Users can also contribute to reducing energy needs by lowering the desired water temperature by 1°C, resulting in an approximate energy savings of 10%.

    2.2. Energy Consumption by the Filtration Pump:

    In non-heated pools, the filtration pump becomes the largest energy consumer. Variable-speed pumps have been in the market for years and are becoming more popular. These pumps can operate at different speeds based on the pool’s needs, reducing energy consumption by up to 50% or more compared to a fixed-speed pump. The achieved savings depend on the pump usage pattern, i.e., how different speeds are combined to achieve maximum reduction without compromising water quality.

    2.3. Other Energy Savings:

    Current regulations require the installation of LED lights. The least efficient LED spotlight is five times more efficient than halogen lamps. It is recommended to use light sources with efficiencies above 160 lm/w (classes A, B, and C). The energy savings of LEDs compared to halogens exceed 85%. Regardless of the high-efficiency systems used, it is essential to adjust lighting usage to avoid unnecessary illumination. Remote controls and adjustable timers facilitate optimal usage.

    Proper thermal insulation of the pool structure helps minimize heat losses, especially for elevated pools. Solutions with the highest possible thermal balance (NTB > -5 w/m2, classes A and B) are recommended. Additionally, correctly sized pipes are crucial to prevent energy losses (pressure loss). It is recommended to work with maximum water speeds equal to or less than 1.3m/s (class A).


    1. Chemical Vector:

    The consumption of chemicals in a residential pool is mainly due to chlorine derivatives – or other biocides – for water disinfection, pH regulators, and other products to maintain water quality. Monitoring and automating water quality maintenance and seeking professional pool advice for proper equipment sizing are highly recommended.

    3.1. Solutions to Reduce Disinfectant Chemical Consumption:

    Salt chlorination systems produce “chlorine” from the salt added to the pool, eliminating the need to consume and store chlorinated products. Furthermore, low salinity electrolysis systems allow operation with low salt levels in the water, facilitating possible reuse of drained or washed water for other purposes. Technologies combining salt electrolysis with low-pressure UV radiation, such as Neolisys, offer significantly superior water disinfection and oxidation capabilities.

    The use of low-pressure UV or ozone systems can significantly reduce the need for additional disinfectant products, reducing chlorine usage by up to 60%. Some products incorporate silver minerals with bactericidal properties, allowing a reduction in disinfectant doses.

    Measurement and dosing equipment for chlorine, free chlorine sensors, and/or Redox sensors, along with chemical dosing systems, enable continuous control of the necessary disinfectant levels, avoiding excesses or shortages.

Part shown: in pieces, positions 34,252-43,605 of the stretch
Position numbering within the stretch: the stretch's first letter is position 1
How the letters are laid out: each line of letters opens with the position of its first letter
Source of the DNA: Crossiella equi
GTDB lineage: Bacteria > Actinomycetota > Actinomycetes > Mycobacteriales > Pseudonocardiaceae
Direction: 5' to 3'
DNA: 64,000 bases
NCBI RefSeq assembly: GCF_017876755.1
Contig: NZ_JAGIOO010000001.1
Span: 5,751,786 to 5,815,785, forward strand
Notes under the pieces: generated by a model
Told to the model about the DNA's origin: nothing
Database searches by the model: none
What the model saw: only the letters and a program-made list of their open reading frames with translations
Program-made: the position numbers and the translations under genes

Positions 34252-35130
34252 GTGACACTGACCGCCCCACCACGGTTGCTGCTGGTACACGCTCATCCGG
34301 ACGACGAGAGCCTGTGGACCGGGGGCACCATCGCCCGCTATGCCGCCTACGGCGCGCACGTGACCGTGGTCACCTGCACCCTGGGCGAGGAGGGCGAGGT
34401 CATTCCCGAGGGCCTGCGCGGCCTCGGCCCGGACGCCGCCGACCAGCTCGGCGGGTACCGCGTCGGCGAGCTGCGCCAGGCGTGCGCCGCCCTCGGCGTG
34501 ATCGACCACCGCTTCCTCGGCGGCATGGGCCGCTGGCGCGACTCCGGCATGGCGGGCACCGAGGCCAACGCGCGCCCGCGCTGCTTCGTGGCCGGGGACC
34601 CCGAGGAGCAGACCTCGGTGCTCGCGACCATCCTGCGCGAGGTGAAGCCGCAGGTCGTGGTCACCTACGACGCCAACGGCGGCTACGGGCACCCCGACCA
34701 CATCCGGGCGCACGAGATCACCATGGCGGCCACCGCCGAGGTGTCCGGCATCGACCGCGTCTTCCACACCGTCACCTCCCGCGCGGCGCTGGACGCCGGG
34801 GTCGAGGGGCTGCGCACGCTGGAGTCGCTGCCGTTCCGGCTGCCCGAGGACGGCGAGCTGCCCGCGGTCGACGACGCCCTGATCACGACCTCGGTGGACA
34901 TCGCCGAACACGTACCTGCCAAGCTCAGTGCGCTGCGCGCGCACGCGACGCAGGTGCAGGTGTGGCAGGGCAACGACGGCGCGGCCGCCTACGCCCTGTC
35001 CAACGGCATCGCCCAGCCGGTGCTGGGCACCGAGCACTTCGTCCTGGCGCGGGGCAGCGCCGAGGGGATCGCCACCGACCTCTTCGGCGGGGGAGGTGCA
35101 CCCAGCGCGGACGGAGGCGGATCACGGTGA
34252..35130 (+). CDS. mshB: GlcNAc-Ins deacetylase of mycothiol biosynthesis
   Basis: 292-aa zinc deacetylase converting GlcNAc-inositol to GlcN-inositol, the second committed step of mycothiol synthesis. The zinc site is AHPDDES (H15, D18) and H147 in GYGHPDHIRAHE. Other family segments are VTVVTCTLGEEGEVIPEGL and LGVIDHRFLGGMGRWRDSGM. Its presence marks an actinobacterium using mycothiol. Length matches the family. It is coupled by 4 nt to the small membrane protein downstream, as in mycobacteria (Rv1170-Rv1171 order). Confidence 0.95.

3.2. Solutions to Reduce Other Chemicals:

    Proper pH regulation of water involves dosing acids or bases more or less continuously. Using pH regulator measurement and dosing equipment allows continuous maintenance of the necessary pH levels that favor disinfectant activity. This approach allows better dosage adjustment and prevents excesses.

    A solution to avoid using acids is the use of CO2 gas for pH regulation, as in Freepool technology. This technology maintains optimal pH levels without adding strong acids or bases, generating fewer disinfection byproducts. This technology combines Neolysis with CO2 usage, resulting in a 100% reduction in both disinfectant and regulatory chemicals.

    Maintaining water in perfect conditions, both in transparency and disinfection, is essential to ensure user enjoyment and safety. Regular monitoring of the pool water quality is vital to ensure that different parameters are correct. Solutions that monitor and provide real-time information on the pool’s parameters are available, such as Aqualink, FluidraPool, or other solutions within Fluidra’s digital ecosystem. When in doubt, always consult a pool professional.

    Sustainable Pools, Smart Pools

    In an increasingly interconnected environment, the ability to remotely control devices and analyze data in real time allows for faster and more efficient processes and activities.

    With precise and measurable data obtained through the Internet of Things (IoT), control and maintenance processes can be precisely adjusted to the pool’s actual needs and automated, resulting in greater efficiency and cost reduction. Connected pools are applicable to both residential and commercial pools. In both cases, a connected pool means a better user experience and more efficient maintenance and repair.

    When talking about the future of pools, we are talking about sustainability. The most sustainable pools promote practices and technologies that seek to reduce the carbon footprint impact to the minimum, accompanied by long-term cost savings, minimal maintenance, without compromising optimal water quality. It is essential for the entire value chain, from brands to the end customer, to be aware and implement measures to protect the environment without sacrificing the enjoyment of healthy, sustainable, visually appealing aquatic facilities that contribute to community building and social cohesion.

    Cristina Benavides, contributor to Piscina & Wellness Barcelona